There’s a mixture of electro feels in ‘On The Build Up’ by Madhat McGore, ‘Assignment’ by Ashtronomik and ‘Colours’ by Stutter Jack.

‘Hawd Oan’ is a different kind of beat with Guvanile ripping out super smart rhymes, filling the lyrical spaces with phrases only local people might get; lots of play on words cleverly used to paint a picture of urban life.

‘Battle of Mind’ is just as clever, with a more introspective message from B.A.R.E JokeZ, unlike ‘Money Snatcher’ that starts like an exert from some kind of early 80s game track – Young Brido converges these sweet sounds with a not so sweet story.

‘What Can I do’ has a similar backing from Zesh, Garry Fraser paints the reality for many young Scots through a keen use of beats a tone to set a mood that tells of frustrations a self-discovery.

The feeling changes a little bit with a flash back to some old-school soul in ‘Put the Mic on’ from Diamond B and in ‘How it Goes ft. Infidelix’ from Ironmaster.

This brief interlude is broken with a language shift in ‘Lament’ by Bad Eyes, again platforming the diversity and expertise present in this album.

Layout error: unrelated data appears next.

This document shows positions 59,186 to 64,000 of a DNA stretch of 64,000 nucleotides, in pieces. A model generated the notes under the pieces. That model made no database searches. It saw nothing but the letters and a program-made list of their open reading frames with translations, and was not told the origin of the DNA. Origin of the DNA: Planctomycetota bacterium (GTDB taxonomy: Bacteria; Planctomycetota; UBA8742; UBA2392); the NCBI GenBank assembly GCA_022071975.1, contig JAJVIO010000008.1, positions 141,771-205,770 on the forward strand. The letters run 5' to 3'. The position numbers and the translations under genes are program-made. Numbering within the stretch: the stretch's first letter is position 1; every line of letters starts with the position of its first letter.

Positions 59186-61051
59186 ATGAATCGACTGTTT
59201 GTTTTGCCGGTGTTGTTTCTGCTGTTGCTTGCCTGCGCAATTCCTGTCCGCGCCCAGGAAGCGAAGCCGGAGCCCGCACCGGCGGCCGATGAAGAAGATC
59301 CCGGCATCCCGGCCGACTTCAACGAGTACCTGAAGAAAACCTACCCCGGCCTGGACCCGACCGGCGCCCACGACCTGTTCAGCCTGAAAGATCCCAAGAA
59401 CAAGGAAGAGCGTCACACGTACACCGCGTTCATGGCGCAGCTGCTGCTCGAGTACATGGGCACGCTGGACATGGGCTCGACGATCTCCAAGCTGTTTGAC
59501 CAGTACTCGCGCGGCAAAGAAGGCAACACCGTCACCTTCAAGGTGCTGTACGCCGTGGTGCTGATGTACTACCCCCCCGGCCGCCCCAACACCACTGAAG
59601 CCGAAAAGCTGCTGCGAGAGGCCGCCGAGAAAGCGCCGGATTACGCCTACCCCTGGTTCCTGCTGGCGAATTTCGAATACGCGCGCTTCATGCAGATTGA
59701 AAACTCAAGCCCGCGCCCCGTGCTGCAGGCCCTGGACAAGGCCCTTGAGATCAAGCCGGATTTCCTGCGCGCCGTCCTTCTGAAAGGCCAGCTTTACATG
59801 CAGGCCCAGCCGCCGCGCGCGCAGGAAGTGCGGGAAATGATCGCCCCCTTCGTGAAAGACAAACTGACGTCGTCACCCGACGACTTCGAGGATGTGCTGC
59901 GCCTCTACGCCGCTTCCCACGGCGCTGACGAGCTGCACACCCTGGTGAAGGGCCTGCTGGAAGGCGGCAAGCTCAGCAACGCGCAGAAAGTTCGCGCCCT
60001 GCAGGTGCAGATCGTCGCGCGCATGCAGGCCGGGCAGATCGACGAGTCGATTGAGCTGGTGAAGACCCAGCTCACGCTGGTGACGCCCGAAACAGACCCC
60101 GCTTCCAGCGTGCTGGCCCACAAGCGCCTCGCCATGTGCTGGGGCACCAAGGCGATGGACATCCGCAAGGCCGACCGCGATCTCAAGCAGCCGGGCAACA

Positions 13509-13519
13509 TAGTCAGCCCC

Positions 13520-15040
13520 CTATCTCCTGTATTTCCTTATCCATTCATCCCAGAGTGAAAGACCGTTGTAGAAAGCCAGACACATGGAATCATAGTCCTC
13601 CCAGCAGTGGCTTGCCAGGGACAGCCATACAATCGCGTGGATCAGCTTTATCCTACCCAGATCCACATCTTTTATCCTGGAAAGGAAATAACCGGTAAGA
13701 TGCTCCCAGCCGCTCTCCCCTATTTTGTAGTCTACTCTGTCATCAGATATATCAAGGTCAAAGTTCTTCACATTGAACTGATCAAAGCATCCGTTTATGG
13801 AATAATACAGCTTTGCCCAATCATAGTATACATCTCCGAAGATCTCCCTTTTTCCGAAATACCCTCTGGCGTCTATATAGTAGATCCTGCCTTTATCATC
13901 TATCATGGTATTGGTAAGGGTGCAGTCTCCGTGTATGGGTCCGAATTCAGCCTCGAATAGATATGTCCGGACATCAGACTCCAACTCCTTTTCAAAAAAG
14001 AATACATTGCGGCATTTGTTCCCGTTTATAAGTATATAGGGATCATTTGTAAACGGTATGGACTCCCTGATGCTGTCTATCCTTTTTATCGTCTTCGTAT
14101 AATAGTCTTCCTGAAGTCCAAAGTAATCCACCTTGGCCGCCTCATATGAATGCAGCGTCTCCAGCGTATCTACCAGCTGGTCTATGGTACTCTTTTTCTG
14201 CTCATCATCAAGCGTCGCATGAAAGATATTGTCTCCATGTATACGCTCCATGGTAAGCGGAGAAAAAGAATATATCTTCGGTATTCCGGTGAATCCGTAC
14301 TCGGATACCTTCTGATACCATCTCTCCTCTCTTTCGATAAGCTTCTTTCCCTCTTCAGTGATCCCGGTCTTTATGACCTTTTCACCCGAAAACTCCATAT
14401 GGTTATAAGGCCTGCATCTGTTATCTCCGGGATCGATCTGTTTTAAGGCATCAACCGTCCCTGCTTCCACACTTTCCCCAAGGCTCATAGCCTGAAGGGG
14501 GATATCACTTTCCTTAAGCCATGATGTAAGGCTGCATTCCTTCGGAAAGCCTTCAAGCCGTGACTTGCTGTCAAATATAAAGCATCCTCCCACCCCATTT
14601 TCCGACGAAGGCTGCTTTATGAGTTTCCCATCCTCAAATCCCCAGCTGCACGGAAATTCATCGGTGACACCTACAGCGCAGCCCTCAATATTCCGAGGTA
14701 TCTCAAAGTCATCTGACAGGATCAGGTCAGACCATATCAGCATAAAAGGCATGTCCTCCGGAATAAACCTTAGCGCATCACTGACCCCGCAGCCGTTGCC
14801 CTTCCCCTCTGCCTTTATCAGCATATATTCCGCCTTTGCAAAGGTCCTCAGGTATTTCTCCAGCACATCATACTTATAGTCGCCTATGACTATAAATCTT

‘In it 2 Win it’ from Sinister South is coming at you with a confident flair, lyrics are bold and set up on some brash beats; simplistic in form but solid in message.

A complete contrast comes next in ‘Introduction 2 Shifty’, but with equally dark content from Shifty Mac, despondent with the state of things.

‘An Artist’s Desent’ is a suitable end to the compilation, Deeko samples a soft little vocal embued with a sense of sadness placed next to the depth and strength of bold rhymes.

Words: Rachel Cunningham

Strange Behaviours at Tolbooth, 25-26/11/16

Tolbooth’s Strange Behaviours has two-day festival returns to Stirling for a third triumphant year.

With 18 acts to choose from, the event is a musical smorgasbord with a genre to please even the pickiest of music fans.

Living up to the events name, this year’s chosen aesthetics are just that – strange; broken and decorated mannequins are placed around the venue – some splashed with paint and one covered entirely in multi-coloured feathers.

A projector had also been set up in the Attic Stage showing scenes from Charlie Brown as well as footage of cakes being iced on a loop and other random background imagery.

Stock Manager kick off proceedings in the Attic Stage – having the most daunting slot on the bill being responsible for setting the tone for the rest of the night.

And they didn’t disappoint, they’re just a proper good rock band – complete with the behaviour (no pun intended) to match the sound.

Whether it be rocking out on the floor, knee slides as they jam together or knocking over parts of their set (sometimes accidently –but we’ll pretend it’s all part of their plan), the rock band persona oozes out of them.

Their music is complete with heavy riffs drops that are worthy of a good head-bang.